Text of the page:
I unwrap these banh mi bad boy’s and what we have is an 8″ sub in warm crusty french bread for $5.50. It’s a short stubby sandwich that’s well stuffed. For condiments, mostly carrot with some daikon, plenty of cilantro, jalapeno and a cucumber slice. The meat filling is decent, the grilled pork is a bit over-marinated and sweet (fish sauce?). And the pork meatball banh mi? Sort of crumbly and decent but not my favorite banh mi filling but I didn’t have much choice. There’s some decent spread (mayo) on Dalat’s banh mi and value-wise, they are good for price. A pretty filling sandwich but a bit sloppy in terms of how they were put together. But overall the balance of the sandwich was decent with strong flavors. My one major complaint was the cilantro. Too much stem and not enough leaf. Still I’d have to give Dalat’s banh mi a 7 out of 10 for a thumbs-up!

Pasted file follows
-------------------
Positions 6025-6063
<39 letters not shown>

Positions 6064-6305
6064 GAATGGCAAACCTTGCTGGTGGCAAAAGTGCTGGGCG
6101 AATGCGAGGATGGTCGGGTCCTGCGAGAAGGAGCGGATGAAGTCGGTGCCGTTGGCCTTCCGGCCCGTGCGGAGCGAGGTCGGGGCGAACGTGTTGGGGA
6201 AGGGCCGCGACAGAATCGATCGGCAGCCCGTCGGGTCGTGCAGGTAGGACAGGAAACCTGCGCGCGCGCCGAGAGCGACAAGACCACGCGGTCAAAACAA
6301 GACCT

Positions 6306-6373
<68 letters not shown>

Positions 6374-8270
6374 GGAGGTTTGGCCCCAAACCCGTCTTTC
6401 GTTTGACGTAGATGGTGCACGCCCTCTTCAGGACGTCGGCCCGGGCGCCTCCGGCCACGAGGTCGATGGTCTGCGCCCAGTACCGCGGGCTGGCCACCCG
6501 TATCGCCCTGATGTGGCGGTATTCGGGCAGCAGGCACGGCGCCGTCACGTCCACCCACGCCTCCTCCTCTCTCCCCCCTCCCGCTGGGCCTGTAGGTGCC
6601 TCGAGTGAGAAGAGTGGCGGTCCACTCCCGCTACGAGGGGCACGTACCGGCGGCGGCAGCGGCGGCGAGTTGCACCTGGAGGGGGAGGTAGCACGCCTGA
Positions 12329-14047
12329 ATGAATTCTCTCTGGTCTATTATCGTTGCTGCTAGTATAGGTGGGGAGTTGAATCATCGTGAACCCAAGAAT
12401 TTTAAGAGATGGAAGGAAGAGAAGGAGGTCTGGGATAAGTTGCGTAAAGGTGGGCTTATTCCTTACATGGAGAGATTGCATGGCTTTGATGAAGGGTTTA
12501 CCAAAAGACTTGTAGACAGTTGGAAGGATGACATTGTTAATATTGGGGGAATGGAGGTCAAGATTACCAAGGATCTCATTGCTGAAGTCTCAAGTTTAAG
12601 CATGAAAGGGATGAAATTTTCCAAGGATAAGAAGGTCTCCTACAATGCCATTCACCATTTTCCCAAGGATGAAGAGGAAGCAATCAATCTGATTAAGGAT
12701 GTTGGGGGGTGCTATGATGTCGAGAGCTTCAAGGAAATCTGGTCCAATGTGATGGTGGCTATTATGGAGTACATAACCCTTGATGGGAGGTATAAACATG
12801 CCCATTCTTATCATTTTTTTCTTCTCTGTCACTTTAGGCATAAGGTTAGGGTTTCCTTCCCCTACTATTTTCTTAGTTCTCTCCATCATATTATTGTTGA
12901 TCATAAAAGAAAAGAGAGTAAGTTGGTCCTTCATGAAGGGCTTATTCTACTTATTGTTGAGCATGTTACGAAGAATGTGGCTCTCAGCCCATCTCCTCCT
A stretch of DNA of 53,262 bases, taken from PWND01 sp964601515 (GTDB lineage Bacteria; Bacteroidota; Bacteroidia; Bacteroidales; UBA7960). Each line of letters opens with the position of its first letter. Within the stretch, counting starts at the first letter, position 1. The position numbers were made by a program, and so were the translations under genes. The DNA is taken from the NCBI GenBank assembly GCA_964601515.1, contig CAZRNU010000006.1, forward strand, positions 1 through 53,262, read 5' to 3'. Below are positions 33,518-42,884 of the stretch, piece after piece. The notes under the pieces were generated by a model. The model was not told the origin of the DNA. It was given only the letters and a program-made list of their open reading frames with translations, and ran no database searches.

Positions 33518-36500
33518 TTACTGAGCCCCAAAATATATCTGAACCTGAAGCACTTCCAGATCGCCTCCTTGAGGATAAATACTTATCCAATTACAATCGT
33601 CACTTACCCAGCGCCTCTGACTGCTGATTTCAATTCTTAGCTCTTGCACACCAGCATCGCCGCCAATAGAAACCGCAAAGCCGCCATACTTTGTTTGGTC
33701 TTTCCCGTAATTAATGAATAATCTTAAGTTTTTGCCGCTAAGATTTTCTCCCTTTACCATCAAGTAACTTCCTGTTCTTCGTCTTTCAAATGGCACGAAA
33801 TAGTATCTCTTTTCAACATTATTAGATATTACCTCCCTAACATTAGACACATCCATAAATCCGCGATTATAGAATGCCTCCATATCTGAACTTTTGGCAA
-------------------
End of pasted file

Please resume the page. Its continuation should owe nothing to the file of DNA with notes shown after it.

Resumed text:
Next on my banh mi hit list was Pho Vietnam on Buck Jones Road near the Raleigh-Cary border. I had reviewed Pho Vietnam a while back as a solid choice for Vietnamese. For my visit, I ordered up two sandwiches: a roast pork and grilled pork. Unfortunately they didn’t have chicken banh mi on the menu, boo! The place is busy so it takes about 15 minutes for my sandwiches and Vietnamese drip coffee (cafe sua da).